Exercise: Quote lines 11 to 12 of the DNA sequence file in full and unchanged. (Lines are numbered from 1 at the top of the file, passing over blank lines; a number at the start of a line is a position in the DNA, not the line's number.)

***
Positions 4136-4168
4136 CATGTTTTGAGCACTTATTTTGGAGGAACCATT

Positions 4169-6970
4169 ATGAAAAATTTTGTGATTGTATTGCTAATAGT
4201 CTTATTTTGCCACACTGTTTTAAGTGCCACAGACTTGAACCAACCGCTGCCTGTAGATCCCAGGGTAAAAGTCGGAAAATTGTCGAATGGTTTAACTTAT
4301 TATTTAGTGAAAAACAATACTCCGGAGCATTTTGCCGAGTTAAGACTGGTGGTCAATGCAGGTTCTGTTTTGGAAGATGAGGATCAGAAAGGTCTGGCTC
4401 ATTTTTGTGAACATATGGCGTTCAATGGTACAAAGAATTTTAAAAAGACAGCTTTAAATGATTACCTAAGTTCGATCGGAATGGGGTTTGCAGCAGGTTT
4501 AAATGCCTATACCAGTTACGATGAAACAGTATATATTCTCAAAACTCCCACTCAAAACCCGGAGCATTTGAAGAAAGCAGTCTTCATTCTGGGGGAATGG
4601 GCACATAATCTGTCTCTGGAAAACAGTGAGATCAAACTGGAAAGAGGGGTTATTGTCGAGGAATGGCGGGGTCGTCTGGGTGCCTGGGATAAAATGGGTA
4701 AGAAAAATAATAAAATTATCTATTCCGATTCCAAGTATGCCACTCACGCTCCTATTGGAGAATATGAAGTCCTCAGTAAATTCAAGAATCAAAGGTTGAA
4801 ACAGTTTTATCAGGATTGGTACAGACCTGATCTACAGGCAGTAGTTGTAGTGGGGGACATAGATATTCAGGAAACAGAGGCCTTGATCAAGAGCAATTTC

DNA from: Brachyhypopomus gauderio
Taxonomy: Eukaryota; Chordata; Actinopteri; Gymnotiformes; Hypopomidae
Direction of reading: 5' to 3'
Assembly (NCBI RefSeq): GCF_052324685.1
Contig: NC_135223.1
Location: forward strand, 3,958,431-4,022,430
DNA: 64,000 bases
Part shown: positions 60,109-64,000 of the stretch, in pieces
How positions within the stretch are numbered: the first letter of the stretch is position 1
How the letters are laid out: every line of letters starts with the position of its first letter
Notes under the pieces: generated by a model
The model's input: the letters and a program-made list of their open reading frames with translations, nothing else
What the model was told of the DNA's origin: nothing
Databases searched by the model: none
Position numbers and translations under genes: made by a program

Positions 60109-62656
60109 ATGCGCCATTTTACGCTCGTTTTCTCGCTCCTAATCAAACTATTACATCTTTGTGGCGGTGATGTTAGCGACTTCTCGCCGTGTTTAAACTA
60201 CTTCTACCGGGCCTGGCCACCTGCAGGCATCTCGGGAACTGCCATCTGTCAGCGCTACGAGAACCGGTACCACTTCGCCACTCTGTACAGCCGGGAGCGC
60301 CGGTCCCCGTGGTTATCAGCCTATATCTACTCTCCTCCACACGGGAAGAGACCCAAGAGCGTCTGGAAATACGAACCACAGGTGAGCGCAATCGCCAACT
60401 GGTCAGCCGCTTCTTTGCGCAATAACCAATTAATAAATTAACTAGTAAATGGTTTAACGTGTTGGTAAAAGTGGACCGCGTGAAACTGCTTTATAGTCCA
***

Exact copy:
4801 ACAGTTTTATCAGGATTGGTACAGACCTGATCTACAGGCAGTAGTTGTAGTGGGGGACATAGATATTCAGGAAACAGAGGCCTTGATCAAGAGCAATTTC

DNA from: Brachyhypopomus gauderio